Unauthorized migrant crossings at the southwest border are at an all time high –– more than 1.9 million in the last 11 months.
That number, combined with the migrants who arrived at ports of entry, brought the total number of encounters at the U.S.-Mexico border to more than 2.1 million.
The data comes from encounter data from U.S. Customs and Border Protection and represents a fourfold increase over the past two years.
CBP Commissioner Chris Magnus blamed “failed communist regimes” in Venezuela, Cuba and Nicaragua for driving migrants north to the U.S. in unprecedented numbers. Meanwhile, migration from Mexican and Central American countries is down compared to 2021.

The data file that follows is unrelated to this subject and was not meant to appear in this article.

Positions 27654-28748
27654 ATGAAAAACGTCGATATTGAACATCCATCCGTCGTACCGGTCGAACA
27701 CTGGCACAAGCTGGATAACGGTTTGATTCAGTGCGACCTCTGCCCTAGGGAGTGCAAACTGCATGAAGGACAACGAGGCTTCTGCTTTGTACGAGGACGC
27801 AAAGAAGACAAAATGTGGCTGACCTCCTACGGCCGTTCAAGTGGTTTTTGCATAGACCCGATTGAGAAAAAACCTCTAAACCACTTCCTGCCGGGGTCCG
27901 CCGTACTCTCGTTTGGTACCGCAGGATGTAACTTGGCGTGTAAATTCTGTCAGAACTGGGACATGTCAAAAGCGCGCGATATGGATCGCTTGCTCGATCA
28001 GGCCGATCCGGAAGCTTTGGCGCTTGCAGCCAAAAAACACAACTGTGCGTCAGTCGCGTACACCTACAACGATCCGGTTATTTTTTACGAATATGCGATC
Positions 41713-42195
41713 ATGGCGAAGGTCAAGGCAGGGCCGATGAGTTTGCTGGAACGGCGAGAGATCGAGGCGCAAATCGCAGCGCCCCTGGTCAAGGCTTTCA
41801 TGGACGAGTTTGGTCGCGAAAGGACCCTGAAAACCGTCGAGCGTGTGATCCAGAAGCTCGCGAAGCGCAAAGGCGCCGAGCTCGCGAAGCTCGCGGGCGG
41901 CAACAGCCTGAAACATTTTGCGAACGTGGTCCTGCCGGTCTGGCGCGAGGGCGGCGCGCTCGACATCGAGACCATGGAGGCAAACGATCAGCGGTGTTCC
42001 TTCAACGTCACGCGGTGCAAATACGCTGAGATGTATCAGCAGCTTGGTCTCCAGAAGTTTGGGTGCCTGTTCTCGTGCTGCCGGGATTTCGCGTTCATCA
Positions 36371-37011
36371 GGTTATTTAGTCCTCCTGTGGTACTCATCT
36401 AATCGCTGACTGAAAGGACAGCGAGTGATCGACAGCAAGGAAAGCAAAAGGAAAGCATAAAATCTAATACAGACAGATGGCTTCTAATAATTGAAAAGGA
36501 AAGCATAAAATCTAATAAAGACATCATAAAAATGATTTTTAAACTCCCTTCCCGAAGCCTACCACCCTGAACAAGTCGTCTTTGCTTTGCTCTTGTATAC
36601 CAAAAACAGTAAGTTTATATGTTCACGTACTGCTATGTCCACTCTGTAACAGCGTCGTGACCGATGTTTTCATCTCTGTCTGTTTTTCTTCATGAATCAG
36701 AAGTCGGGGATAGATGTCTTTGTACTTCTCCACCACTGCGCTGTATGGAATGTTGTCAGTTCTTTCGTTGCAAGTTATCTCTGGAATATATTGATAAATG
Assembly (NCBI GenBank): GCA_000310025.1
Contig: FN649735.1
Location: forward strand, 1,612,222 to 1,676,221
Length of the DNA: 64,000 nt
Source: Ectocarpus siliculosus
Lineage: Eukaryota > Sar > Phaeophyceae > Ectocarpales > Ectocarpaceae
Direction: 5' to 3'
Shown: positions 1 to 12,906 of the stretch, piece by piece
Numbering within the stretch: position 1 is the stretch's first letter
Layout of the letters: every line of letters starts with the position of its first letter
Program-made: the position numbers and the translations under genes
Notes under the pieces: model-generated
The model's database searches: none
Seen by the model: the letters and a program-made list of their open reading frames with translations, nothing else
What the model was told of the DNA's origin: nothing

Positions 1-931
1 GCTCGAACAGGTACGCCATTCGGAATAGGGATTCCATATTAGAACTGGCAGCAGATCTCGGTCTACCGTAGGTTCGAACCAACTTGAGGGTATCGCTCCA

There’s discussion among immigration experts and officials about what the 2.1 million in encounters really means. Key questions include how policies such as Title 42, which allows immigration authorities to quickly expel migrants from the U.S. without bringing a formal immigration charge against them, affect migration behaviors.
A significant portion of the encounters includes repeat crossers, migrants who make multiple attempts to cross into the U.S., but exactly how much is debated. A recent study found the majority of migrants make multiple attempts –– one migrant tried up to 81 times over two decades.
Deaths are on the rise among those who attempted to cross into the U.S., according to the Missing Migrants Project. Hundreds have died over the years in deserts, rivers or open waters, or more recently from falling from the 30-foot international barrier, in their attempts to evade detection from border authorities.
Many agree that the record-breaking numbers at the border represent a real challenge for immigration enforcement agencies.
Read the full article on inewsource.org.